Disintegration review (PC)

V1 Interactive’s eagerly anticipated debut title Disintegration has landed, and we played it on a PC ahead of its launch. It’s also available for PS4 and Xbox One for console owners, but we couldn’t resist the old mouse and keyboard approach for this shooter/RTS hybrid.

Disintegration premiered about a year ago at Gamescom, which was also a bit of a premiere for the new Private Division label that Take Two had introduced. Possibly their highest profile title at the show (though many rightfully fell in love with The Outer Worlds instead), it was to mark the return of Halo co-creator Marcus Lehto to the shooter genre with something quite different from the norm. In that sense, Disintegration certainly doesn’t disappoint, though it doesn’t quite make the mark we were hoping it would.

What I definitely remember from that first presentation of the game is that I was instantly sold on the premise, but had a hard time connecting to the game once I got to the actual hands on part – which felt like it needed a learning curve I had somehow missed. The background story, however, stuck with me. The process of ‘integration’ that the title refers to is the ability to preserve the human brain inside the shell of a futuristic robot body – a bit like taking RoboCop to the next level, with a ton of sci-fi abilities at your disposal.

disintegration

It’s a procedure that was originally designed to help humankind survive, but as time went on a movement rose that didn’t feel like this should be a temporary measure at all – the original idea being that humans would go back to their flesh and bone versions at some point. Now, a group called the Rayonne is trying to wipe out the still existing human resistance to make sure this process of ‘disintegration’ never happens, and that’s where you come in. You’re Romer Shoal, and as a former Gravcycle (sort of a big hoverbike) pilot you’re in charge of a resistance cell hoping to hit back and start humanity in its original form back up again.

Because of ‘integration’, your resistance forces are comprised of robots, and you’re their commander, issuing commands and telling them where to go and who to attack – much like you would in a real time strategy/tactics game. Only here, you’re not an all-powerful mouse pointer, you’re part of the unit and on the battlefield yourself. This means you’re constantly switching roles between being a soldier yourself and being in charge of your team – neglect the latter and you’ll likely suffer a quick defeat as your forces get overrun. Awareness of the battle arena and where everyone is within it are crucial elements, and winning isn’t just a case of aiming your gun and pulling the trigger at the right time – it actually feels like you’re in command and helped your team succeed when you emerge victorious.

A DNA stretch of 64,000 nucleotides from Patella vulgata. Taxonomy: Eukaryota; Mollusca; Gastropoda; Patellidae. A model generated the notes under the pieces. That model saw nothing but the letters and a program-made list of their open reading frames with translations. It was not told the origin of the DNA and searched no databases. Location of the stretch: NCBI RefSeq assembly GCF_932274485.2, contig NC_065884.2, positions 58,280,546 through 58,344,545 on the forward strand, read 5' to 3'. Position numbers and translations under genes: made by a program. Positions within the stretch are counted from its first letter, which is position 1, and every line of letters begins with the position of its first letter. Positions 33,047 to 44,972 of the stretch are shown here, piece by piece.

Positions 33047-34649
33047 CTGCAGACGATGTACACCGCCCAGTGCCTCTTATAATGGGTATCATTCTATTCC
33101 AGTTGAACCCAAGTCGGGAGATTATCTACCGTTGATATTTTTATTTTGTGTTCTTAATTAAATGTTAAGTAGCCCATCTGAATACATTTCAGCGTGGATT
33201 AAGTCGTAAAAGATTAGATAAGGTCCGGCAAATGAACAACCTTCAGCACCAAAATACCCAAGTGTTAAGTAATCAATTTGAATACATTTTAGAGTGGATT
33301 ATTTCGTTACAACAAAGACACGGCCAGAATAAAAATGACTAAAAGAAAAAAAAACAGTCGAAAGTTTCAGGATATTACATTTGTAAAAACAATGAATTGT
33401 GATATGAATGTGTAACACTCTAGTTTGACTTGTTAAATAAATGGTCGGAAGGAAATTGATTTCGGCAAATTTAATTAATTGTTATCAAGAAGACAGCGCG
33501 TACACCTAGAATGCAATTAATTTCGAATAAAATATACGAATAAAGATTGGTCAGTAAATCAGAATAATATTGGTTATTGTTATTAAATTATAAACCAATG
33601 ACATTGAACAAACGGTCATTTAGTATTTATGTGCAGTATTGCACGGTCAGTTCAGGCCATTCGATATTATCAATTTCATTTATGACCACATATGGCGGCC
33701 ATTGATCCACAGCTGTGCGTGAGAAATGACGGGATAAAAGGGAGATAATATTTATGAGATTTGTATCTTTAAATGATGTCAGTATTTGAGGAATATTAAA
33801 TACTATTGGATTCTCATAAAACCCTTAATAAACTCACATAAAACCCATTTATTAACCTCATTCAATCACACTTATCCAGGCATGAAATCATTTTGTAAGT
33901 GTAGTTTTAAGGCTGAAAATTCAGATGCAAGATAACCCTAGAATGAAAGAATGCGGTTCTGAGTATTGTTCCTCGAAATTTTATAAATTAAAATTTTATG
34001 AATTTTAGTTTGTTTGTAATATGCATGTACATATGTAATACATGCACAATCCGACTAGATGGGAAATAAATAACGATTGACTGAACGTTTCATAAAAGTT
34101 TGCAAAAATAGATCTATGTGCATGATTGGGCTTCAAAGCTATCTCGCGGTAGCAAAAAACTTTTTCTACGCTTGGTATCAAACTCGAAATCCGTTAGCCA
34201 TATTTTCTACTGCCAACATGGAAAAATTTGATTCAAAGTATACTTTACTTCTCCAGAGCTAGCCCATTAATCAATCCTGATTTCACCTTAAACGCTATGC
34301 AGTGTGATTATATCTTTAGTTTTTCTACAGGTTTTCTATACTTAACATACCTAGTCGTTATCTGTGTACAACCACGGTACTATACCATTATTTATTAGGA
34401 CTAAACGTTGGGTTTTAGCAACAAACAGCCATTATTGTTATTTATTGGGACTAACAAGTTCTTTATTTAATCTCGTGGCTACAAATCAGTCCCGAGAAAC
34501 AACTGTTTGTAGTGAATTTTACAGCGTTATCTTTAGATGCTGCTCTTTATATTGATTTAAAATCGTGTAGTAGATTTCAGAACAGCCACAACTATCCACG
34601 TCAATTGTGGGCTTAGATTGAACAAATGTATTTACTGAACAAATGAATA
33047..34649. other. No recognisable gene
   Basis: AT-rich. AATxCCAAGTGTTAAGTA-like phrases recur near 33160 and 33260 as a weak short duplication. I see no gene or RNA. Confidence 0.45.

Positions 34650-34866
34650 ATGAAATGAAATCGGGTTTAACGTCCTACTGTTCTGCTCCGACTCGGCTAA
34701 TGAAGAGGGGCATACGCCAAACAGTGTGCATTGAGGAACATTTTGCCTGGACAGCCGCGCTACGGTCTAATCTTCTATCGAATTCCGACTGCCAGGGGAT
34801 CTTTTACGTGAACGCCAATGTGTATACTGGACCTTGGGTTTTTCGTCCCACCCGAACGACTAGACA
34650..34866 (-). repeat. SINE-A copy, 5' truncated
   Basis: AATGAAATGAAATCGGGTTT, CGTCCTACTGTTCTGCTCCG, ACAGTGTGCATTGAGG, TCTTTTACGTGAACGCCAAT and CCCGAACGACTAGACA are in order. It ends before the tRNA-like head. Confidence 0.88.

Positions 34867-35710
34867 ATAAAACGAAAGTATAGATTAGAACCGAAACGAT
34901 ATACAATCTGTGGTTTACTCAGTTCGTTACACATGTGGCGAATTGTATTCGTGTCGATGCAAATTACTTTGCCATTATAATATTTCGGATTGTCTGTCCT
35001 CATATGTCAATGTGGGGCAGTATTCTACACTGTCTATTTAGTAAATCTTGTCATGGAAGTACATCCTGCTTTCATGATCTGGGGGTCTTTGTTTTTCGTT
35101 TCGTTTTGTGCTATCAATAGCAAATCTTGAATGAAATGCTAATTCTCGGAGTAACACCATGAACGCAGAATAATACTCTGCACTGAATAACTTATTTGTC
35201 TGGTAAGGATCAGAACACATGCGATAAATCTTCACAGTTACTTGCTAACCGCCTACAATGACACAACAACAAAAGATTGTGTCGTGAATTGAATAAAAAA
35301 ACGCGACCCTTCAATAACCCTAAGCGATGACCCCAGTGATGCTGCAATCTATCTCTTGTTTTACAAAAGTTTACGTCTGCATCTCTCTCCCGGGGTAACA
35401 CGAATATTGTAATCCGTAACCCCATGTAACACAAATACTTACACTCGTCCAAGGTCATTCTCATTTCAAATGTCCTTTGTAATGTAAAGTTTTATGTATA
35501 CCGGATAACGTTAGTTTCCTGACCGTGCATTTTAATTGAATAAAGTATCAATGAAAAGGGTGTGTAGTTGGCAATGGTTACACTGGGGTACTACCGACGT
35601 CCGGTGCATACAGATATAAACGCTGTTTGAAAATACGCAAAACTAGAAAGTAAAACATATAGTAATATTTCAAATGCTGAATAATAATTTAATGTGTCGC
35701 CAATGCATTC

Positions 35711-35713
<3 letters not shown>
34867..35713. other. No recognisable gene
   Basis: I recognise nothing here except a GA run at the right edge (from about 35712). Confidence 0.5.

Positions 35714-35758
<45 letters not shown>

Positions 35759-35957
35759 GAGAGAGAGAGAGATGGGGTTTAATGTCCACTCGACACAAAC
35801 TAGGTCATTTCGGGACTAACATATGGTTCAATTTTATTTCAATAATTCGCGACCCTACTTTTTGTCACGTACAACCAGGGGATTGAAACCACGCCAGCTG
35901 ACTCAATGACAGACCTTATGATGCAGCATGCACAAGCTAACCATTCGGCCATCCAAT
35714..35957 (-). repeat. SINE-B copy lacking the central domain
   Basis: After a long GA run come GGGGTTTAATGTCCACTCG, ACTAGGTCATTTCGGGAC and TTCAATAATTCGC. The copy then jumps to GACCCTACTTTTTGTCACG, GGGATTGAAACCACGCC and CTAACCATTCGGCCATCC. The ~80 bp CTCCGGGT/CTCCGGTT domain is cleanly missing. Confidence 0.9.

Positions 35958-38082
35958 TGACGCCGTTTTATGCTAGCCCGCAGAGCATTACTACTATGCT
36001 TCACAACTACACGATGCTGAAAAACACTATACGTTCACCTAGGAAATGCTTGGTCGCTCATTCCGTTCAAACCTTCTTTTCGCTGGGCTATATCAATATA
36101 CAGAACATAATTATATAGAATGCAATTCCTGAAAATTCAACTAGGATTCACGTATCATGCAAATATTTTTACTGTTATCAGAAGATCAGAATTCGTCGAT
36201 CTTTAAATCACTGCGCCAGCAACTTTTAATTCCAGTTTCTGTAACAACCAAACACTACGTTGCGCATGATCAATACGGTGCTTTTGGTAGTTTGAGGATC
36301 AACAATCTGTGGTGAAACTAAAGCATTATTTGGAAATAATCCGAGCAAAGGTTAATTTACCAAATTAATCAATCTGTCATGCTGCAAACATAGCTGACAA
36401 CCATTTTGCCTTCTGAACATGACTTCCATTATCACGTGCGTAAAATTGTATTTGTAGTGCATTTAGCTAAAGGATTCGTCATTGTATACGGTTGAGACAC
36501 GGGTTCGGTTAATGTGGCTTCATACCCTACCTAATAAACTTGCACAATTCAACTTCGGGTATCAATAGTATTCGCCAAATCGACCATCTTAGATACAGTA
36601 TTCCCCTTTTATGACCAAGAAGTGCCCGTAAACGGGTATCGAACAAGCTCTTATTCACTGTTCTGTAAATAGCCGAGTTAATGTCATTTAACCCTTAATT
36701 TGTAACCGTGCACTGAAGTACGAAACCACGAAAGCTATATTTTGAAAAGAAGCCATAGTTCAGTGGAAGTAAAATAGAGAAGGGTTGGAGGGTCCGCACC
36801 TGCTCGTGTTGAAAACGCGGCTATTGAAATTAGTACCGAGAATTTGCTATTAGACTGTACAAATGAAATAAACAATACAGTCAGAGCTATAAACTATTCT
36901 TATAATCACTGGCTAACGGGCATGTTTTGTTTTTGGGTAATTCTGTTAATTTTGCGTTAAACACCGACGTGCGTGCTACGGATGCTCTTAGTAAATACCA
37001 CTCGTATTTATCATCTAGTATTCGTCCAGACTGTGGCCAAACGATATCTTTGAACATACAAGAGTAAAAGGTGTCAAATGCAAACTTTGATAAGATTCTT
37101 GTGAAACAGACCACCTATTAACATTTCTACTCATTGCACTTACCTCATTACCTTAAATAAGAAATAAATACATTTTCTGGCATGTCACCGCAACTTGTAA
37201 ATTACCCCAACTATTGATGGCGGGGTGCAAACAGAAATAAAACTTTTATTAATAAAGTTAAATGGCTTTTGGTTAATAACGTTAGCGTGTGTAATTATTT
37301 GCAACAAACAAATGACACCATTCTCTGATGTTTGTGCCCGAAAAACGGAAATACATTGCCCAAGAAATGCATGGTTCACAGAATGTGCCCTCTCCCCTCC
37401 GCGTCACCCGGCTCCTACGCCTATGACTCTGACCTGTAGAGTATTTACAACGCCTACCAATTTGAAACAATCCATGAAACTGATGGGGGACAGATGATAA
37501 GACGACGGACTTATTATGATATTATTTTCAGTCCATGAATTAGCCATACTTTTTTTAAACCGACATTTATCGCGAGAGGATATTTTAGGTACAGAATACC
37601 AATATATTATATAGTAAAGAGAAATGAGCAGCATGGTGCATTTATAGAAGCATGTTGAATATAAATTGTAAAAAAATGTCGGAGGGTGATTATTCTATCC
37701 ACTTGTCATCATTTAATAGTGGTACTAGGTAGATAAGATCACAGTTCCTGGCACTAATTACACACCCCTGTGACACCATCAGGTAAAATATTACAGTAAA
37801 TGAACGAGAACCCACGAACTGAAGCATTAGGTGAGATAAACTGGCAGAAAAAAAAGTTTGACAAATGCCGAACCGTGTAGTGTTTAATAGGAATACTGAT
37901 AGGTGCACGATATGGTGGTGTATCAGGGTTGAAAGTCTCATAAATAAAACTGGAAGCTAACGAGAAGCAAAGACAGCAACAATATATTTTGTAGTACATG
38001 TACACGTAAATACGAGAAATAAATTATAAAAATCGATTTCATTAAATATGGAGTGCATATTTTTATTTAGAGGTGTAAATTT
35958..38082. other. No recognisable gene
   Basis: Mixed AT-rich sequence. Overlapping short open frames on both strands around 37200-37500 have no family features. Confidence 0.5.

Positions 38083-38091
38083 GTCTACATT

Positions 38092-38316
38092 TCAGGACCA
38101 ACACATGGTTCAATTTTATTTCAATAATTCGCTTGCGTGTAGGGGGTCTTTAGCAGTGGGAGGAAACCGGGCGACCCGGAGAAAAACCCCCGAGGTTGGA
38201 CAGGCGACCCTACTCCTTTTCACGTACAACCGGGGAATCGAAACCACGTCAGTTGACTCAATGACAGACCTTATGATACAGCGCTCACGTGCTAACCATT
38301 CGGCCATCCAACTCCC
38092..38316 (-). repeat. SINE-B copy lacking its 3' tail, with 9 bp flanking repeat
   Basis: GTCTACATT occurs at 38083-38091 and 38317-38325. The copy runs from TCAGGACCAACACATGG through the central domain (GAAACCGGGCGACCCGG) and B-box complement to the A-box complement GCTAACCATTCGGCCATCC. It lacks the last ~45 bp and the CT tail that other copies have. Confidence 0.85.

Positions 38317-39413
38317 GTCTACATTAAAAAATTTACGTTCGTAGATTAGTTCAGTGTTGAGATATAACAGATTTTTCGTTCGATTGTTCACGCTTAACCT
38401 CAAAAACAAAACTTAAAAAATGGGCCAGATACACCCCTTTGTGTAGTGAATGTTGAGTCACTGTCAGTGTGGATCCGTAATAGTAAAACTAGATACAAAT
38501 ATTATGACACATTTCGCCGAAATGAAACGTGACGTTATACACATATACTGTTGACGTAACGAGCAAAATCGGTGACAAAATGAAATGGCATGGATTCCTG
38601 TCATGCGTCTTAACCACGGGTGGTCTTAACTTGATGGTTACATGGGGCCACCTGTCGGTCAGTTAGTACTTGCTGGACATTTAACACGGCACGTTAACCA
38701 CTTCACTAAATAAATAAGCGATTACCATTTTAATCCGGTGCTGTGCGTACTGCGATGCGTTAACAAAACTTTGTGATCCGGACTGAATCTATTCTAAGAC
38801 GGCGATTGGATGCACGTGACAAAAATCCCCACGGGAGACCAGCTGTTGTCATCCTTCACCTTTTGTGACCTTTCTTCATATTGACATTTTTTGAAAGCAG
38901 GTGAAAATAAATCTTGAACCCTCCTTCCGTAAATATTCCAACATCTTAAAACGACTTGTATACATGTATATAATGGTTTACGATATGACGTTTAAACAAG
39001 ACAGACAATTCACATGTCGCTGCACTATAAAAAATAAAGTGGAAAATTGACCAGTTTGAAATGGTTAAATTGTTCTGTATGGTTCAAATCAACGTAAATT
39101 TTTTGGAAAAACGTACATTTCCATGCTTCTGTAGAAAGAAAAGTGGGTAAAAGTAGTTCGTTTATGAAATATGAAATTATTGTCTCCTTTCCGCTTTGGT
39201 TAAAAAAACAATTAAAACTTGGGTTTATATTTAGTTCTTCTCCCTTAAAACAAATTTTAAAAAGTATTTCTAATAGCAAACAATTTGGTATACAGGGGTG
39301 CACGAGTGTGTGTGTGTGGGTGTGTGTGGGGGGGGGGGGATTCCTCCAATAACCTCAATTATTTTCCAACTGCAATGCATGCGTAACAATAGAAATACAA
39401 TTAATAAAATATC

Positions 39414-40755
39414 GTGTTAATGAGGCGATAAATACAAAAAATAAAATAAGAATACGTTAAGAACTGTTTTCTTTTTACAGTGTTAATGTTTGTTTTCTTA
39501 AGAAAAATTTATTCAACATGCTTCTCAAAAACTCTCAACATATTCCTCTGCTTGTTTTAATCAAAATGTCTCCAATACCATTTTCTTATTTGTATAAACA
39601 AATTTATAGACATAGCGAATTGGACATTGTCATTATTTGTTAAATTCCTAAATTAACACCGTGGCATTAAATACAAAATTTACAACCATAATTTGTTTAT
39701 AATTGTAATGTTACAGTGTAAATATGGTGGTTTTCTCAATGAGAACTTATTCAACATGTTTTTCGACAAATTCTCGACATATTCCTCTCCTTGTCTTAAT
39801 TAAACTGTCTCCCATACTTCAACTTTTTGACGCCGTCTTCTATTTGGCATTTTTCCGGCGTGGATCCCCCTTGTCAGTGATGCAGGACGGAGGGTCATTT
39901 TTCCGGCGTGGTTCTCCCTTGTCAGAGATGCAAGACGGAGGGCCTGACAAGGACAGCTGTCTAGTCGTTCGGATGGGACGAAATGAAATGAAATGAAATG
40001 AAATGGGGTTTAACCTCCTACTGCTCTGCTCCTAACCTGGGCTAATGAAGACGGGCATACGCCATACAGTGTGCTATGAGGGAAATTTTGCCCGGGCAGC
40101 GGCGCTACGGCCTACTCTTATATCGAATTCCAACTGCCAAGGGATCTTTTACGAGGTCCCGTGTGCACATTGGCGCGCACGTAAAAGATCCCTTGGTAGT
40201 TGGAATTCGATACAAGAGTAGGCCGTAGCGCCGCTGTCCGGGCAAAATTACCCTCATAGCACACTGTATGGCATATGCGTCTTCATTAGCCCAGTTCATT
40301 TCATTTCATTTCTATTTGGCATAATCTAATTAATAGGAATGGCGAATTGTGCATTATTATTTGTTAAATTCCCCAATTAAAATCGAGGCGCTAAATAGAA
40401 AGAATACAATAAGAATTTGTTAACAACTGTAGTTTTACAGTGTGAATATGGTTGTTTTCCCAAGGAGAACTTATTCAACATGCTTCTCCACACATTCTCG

Managing all the different skills within your team is overwhelming at first – a bit like learning every role in a team-based shooter at once rather than getting comfortable with one and moving on to another. This is what took me back to that initial play session with the game last year, when I experienced that learning curve by being thrown in at the deep end and found myself just going with the primal instinct of shooting everything that moved instead. Disintegration, in its final form, doesn’t completely take that feeling away, as your AI teammates (they’re not mindlessly sitting still when not issued orders) can sometimes display behavior you weren’t counting on – leading to frustration, especially during the more challenging scenarios. I assume that, over time, this AI behavior will be more refined or can be tweaked to suit a player’s gameplay style so there are fewer awkward surprises.

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The balance between strategic gameplay (where you issue orders) and gunplay (where you do your own shooting) changes depending on the difficulty level you select. If you come from a traditional first person shooter background, then starting with the lower difficulty levels is a smart thing to do. You’ll have more firepower as Romer, but issuing orders is still a part of the gameplay. Move up to a tougher setting, and being the captain of your squad becomes more and more crucial to success as your own guns lose some of their impact.

Despite the strong premise, however, Disintegration never quite gets off the mark as a story-driven sci-fi universe players will feel invested in. Many of the story beats are underwhelming, and there are a few instances where you’ll feel like they missed a few opportunities to build out the world and its characters more. V1 is a small team, but this is a way in which Disintegration feels like that smaller scope hurts it a little. It’s much easier to forgive that the visuals aren’t as polished as those in sci-fi robot games like Titanfall 2, because even the smallest indie production can have a killer plot – this game doesn’t.

Disintegration also supports online multiplayer with modes for teams of up to five players a side. We didn’t get too much time in with its three modes yet (the deathmatch-esque Collector, Zone Control and the protect/escort-focused Retrieval), but the game’s unique mechanic of blending shooting with strategic decisions didn’t shine through right away. Perhaps this is because of people’s backgrounds with traditional shooters and things will change over time, but our experience was that online multiplayer actually worked best with fewer people involved because people don’t naturally work together as a squad right away. Teams who have plenty of hours on the battlefield together will no doubt fare better, but as with the single player experience it feels like there’s some untapped potential here.

Score: 6.7/10

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